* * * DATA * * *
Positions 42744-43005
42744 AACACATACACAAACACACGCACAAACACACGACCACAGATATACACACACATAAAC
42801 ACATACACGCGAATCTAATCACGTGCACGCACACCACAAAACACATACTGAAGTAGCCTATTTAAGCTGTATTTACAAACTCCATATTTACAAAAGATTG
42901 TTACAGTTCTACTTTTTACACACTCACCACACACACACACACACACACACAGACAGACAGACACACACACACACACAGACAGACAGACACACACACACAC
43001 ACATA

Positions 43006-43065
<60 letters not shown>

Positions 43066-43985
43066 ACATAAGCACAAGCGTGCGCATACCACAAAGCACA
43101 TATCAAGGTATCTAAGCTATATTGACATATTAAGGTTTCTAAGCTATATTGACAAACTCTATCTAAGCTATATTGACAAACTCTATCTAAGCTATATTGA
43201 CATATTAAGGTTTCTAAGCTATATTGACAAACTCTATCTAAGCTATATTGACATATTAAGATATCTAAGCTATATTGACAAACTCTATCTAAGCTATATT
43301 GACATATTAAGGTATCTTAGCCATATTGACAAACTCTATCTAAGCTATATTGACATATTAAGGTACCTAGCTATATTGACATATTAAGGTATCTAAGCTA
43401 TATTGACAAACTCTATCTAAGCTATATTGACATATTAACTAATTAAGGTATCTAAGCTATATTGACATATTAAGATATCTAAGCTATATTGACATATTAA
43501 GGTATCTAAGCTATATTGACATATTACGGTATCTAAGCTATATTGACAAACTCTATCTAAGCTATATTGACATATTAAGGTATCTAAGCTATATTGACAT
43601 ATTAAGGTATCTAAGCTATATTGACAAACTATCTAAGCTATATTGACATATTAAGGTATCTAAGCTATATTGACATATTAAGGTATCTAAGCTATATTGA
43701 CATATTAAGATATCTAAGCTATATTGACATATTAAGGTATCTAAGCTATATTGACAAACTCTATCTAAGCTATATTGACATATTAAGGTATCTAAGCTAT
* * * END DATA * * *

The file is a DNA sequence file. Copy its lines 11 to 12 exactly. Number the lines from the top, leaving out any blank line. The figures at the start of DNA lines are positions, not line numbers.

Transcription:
43201 CATATTAAGGTTTCTAAGCTATATTGACAAACTCTATCTAAGCTATATTGACATATTAAGATATCTAAGCTATATTGACAAACTCTATCTAAGCTATATT
43301 GACATATTAAGGTATCTTAGCCATATTGACAAACTCTATCTAAGCTATATTGACATATTAAGGTACCTAGCTATATTGACATATTAAGGTATCTAAGCTA